8. Did you experience any marital or family problems?

    9. Did you participate in a study group?

    Answers to these questions may allow me to give some immediate study advice. For example, I think the ideal physical environment for bar examination study is in a quiet room, away from telephones and televisions, free from interruptions, with a straight chair and a big, clean table that is empty of all books, papers and clutter, except for a single, easy-to-spot, red binder of review outlines. A large stack of books tends to accuse the student of all the things he does not know, and it may silently suggest that the task ahead is enormous. A single red binder proclaims as loudly as any inanimate object can: "You can accomplish this task; it has clearly limited boundaries. When you master my contents, you will be finished."

    A library could fulfill the environmental requirements of a chair and empty table with no telephone or television nearby, but I recommend avoiding any law library. Too many law students and recent graduates hang out in law libraries, and while they hang out they talk with each other, usually about the bar examination. This kind of talk seldom helps the process of preparation. Also, a law library may tempt the graduate to start checking original sources as questions present themselves. This is not the time for that. Law libraries also may breed another tempting distraction from bar examination study: study groups. Study groups have their time and place--notably, the first year of law school--but I think they hurt more than help in preparation for the bar examination. Successful bar preparation seems to require substantial solitary time.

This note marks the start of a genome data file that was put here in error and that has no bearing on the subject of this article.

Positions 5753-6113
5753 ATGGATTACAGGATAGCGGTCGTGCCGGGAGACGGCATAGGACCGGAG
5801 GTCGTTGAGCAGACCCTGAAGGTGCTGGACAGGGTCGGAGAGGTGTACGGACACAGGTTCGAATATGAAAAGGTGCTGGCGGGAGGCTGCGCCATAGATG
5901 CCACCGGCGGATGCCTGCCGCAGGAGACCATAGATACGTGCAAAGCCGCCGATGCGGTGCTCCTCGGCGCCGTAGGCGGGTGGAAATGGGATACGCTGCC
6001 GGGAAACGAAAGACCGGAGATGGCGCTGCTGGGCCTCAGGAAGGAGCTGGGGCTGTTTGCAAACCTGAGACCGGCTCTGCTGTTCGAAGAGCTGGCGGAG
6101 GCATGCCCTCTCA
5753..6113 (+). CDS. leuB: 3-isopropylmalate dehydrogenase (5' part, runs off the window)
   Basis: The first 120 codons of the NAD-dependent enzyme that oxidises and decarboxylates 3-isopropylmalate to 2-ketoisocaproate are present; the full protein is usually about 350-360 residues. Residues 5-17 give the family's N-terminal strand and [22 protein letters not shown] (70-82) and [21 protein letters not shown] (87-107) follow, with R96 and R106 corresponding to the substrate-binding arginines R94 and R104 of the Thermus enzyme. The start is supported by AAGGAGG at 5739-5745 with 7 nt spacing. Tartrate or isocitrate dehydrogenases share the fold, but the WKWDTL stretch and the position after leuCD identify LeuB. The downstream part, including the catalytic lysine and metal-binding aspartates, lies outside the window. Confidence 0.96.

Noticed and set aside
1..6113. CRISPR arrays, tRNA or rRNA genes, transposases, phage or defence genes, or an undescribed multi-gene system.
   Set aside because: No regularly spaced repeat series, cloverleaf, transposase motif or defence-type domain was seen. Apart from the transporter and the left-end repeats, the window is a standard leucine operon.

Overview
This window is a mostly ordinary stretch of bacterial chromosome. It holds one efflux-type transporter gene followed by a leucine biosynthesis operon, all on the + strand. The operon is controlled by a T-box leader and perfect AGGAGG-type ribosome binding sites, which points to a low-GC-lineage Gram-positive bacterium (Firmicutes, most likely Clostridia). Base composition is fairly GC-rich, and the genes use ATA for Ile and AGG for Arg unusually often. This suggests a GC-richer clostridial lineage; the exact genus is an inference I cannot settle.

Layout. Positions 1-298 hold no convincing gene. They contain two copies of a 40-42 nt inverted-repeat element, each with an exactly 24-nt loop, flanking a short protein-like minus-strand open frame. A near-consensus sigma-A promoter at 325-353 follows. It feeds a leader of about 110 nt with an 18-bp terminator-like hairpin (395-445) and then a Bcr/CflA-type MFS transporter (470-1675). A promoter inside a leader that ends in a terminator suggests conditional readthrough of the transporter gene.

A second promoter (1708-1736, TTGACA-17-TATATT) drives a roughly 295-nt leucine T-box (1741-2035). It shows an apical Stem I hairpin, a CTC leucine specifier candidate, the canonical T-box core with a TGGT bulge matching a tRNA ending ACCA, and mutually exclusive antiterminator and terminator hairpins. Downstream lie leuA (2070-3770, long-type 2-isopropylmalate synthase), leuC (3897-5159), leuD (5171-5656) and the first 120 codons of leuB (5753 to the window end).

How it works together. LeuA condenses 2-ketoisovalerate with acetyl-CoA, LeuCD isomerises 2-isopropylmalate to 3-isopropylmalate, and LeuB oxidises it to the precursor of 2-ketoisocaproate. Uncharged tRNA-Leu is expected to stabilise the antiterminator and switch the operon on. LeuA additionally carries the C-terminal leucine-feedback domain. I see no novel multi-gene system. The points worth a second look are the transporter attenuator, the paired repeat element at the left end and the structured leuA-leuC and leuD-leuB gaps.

After formulating the amount of time and the type of preparation that went into each previous examination, I then ask the examinee:

  11. What are the surrounding circumstances for your current preparation? Specifically--

    1. Where do you work?

      (A candidate who works with a family law firm or other family business probably can get more time off for study. Someone who works in sweatshop conditions will have to find a way to escape. Sometimes it is the family firm that is the sweatshop.)

    2. Will you lose your job if you do not pass the very next bar examination?

      (The answer lets me know whether the graduate and I must make do with the time remaining before the next sitting, or whether I can recommend skipping the next exam. The graduate always...